My tour

Cycling vs Running

You want to get fit fast
Cycling: Just like at school, you develop staying power on the local bike. "Cycling's low impact, so you keep going longer," says Matt Parker, coach at British Cycling. "It's sustained stamina training."
Running: It won't max stamina as fast for one reason: it hurts. "Running leads to muscle soreness and damage," says Nick Grantham of the English Institute of Sport. "It's no wonder cyclists keep going for longer."
>> Winner: Cycling

You want to build muscle
Cycling: "Cycling power is generated by glutes, quads and hamstrings," says Parker. "So you'll see gains in leg bulk." Hit the dumb-bells, too, to avoid your top-half looking like a stick drawing.
Running: "You can't bulk up by running, even with hill training," says Grantham. In fact, you'd have to be mad to try. Running spreads strain throughout your body.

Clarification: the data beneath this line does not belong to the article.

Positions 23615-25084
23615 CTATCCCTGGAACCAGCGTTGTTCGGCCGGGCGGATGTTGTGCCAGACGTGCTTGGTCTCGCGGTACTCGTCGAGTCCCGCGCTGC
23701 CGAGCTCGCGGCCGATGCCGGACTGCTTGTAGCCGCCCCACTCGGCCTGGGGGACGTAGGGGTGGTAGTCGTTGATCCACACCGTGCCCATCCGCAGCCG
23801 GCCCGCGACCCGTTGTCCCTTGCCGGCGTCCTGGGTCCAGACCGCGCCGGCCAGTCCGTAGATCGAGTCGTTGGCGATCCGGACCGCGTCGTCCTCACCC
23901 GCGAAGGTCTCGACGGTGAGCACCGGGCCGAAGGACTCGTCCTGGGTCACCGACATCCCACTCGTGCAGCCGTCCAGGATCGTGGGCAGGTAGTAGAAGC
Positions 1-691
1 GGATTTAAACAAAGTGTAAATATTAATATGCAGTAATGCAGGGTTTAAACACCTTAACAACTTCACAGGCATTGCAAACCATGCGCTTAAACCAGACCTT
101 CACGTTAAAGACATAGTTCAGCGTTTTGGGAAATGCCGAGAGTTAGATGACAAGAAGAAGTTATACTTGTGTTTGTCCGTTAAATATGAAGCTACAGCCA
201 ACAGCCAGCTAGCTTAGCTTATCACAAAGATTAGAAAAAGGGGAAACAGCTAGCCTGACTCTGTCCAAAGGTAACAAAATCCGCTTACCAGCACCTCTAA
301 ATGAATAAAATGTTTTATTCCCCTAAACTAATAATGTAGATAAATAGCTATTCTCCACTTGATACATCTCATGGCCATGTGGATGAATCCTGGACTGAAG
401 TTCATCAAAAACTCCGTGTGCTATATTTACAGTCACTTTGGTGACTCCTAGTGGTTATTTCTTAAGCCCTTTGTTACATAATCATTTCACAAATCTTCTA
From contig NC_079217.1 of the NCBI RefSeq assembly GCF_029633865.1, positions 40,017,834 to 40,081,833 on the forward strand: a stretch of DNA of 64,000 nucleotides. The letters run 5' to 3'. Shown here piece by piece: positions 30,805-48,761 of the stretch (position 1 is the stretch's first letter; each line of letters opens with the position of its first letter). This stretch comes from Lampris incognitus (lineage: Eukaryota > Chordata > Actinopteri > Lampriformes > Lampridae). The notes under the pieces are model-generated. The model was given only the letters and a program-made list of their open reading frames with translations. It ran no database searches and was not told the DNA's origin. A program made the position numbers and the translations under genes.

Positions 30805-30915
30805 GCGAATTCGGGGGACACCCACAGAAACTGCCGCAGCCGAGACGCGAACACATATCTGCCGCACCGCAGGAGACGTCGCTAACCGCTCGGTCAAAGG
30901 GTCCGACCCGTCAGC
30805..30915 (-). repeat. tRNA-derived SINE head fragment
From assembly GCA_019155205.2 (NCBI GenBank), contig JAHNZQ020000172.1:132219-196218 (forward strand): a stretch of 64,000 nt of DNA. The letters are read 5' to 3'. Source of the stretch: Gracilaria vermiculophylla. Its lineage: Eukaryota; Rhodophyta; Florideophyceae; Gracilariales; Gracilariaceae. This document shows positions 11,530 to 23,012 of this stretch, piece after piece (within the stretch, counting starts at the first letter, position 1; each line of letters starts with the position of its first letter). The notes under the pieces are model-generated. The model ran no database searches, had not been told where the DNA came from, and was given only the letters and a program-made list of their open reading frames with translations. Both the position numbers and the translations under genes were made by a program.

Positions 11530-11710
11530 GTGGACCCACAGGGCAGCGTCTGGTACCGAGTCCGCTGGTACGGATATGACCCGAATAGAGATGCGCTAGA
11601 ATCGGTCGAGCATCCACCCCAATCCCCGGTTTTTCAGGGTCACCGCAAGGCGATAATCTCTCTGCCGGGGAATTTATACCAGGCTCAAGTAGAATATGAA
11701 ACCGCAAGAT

Ever see Schwarzenegger running? Exactly.
>> Winner: Cycling

You want to stay off crutches
Cycling: Injuries per 1000 hours: 6
You'll crash only once every 900,000 miles. "Ensure your legs can't fully straighten to minimise injuries," says Parker. Sticking to this rule off the bike is amusing but unnecessary.
Running: Injuries per 1000 hours: 11
"Shockwaves compress your vertebrae," says Harley Street podiatrist Simon Costain. Marathon runners shrink by a centimetre during a race. Temporary. But not good – especially if you're Danny DeVito.
>> Winner: Cycling
Written on: Aug, 10 2015
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